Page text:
The punch has to be reduced to a diameter of .45mm. Since the punch is in hardened steel, it is turned on the large lathe.
Turning of point to .45mm diameter.
Placing the punch in the staking tool (soft wood with a hole to accept the center wheel pinion is used as a support).
Giving a soft punch to the center wheel pinion.
The center pinion has displaced by .75mm (see space below the pinion). Ready to be extracted easily.
Now the crown wheel is extracted with the hand removing tool.
Cannon pinion removed, and center wheel pinion is seen.
As noted before extraction, the pinion was slightly bent. This is rectified before removing.
Back of movement, with center pinion protruding.
View of pinion from back of movement. English watches have a two-piece center wheel (with the separate pinion, seen here, that carries the cannon pinion).
Cannon pinion is purposefully 'rough' as it has to be carried by the center wheel, and also have enough grip to carry the cannon pinion.
Main plate after the removal of all clicks, gears, and pinions.
Removal of the gear train bridge. Swiss movements do not have this extra bridge.
English watches have this bridge as it allows for easy servicing of broken jewels.
Removing escapement bridge on movement back. Here the escape wheel, and the pallet lever are seen.
Bottom view of escapement bridge, with last two digits of serial number stamped.
English screws have a different terminal shape than Swiss. The 3/4 bridge plate screws finish in a pointed end as seen here. The other, longer, screws are case-holding screws.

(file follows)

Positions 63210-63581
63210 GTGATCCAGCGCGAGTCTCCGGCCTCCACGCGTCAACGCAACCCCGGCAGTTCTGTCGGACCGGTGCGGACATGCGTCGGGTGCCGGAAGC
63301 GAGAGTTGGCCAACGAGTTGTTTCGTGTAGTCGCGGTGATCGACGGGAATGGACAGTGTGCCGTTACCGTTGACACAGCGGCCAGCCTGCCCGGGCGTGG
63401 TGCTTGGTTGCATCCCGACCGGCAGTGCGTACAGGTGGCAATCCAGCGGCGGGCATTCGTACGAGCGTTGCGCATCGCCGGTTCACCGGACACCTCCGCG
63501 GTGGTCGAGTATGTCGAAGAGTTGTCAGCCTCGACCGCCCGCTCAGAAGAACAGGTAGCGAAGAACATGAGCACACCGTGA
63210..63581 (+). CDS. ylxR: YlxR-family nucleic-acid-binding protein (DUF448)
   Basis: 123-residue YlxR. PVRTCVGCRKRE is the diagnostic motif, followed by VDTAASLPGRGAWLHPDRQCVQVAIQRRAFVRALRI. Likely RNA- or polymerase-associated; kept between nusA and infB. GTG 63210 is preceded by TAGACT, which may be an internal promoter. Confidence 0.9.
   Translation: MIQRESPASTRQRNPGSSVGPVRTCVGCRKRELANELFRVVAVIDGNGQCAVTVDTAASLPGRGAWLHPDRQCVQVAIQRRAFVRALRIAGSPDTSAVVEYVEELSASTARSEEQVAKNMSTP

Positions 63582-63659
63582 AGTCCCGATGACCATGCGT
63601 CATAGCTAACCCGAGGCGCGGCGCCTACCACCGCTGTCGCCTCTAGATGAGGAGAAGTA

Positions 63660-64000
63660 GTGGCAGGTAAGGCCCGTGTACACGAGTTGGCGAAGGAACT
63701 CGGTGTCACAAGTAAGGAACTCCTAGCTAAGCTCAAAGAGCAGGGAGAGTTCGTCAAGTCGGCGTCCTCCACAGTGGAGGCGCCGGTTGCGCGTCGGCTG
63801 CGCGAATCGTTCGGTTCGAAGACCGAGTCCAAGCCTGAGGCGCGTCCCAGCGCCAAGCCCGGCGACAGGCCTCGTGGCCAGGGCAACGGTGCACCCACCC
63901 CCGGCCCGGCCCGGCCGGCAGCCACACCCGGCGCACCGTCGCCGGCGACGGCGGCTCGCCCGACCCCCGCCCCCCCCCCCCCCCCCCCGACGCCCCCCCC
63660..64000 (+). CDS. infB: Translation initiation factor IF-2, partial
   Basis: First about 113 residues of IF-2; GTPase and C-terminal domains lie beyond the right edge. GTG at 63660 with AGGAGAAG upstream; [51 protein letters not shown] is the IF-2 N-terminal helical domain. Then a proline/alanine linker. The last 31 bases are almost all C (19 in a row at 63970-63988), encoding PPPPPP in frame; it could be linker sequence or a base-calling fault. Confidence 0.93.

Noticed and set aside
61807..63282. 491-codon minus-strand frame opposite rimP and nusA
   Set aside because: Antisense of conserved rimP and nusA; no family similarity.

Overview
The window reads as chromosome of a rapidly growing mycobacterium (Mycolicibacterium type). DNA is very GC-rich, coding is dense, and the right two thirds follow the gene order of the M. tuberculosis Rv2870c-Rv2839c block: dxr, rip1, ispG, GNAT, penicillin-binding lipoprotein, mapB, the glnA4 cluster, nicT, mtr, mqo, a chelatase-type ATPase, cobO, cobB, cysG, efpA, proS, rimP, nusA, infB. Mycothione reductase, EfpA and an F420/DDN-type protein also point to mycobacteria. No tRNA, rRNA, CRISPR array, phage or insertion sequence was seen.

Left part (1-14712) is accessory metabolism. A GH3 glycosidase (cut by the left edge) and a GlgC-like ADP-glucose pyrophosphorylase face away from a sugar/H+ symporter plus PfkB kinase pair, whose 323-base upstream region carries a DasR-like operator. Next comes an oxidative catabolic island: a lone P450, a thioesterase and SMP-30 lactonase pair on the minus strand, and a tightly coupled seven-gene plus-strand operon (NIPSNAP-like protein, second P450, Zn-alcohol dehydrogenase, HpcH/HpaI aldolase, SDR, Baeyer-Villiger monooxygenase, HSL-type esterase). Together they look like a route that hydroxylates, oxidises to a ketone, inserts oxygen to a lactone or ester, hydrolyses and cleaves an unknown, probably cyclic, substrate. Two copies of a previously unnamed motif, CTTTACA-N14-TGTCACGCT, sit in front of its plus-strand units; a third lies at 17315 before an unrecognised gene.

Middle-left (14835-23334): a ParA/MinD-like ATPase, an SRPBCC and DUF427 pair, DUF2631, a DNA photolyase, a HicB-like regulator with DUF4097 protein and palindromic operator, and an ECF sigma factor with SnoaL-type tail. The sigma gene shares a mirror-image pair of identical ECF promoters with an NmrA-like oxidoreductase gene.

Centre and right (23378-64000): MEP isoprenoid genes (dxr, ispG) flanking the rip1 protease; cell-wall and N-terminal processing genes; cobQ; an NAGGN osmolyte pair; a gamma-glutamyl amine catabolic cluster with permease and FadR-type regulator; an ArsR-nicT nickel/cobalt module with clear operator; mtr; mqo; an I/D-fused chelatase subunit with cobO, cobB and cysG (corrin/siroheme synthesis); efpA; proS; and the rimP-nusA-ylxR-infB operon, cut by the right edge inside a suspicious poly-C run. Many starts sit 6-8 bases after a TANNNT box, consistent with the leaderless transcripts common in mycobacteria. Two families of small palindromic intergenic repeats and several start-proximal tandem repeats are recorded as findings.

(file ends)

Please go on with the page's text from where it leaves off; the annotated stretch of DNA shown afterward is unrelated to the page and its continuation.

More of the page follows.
The 3/4 bridge removed, the gears have been sealed to the bridge by dried oil.
Underside of main plate, showing three pillars, and openings for the gears.
Gear train: Mainspring (1st), center wheel (2nd), third wheel, and fourth wheel, which traditionally carries the small second's pinion.
Reverse of mainspring. Seen here is the 'Geneva' safety stop. So that the mainspring cannot be overwound, and thus potentially broken.
Center wheel, with visible grime present.
The hollow center wheel. A distinguishing feature of English watches. Swiss watches have a solid center wheel with a protruding pivot carrying the cannon pinion.
Third wheel pivots are in order and will need to be polished.
Fourth wheel pivots are also good, no rust.
Checking jewelling on the main-plate. All jewels are in good order.
Jewels in the 3/4 plate are also in very good condition.
Jewel bushings (or chatons in French) are in good condition.
The traditional brass mainspring arbor bushing on English watches. Here has some surface rust.
Bottom of the bushing. Since English watches use a short but very strong steel mainspring, they tended to warp the thin brass 3/4 plate.
The use of an easily removable brass bushing allows for a quick servicing if the mainspring turns out of truth.
Placing the bushing in a collet to remove the rust.
After initial polishing.
Visible here is an indentation on the bushing. This is a place marker so that the bushing can be inserted in its precise position on the movement.
The position mark on the 3/4 plate shows where the two marks have to align. The use of these position markers is a typical quality of English watchmaking.
The gilded surfaces are cleaned without solvents nor abrasives, as the vintage gilding can be very delicate. A cotton swab is used to gently clean the gilding.
Their effectiveness is very good on these surfaces. Ultrasonic baths can actually damage the gilding. This depends on how the gilding has aged.
Surface has undergone a first cleaning. The watch will be cleaned again before final timing tests are carried out.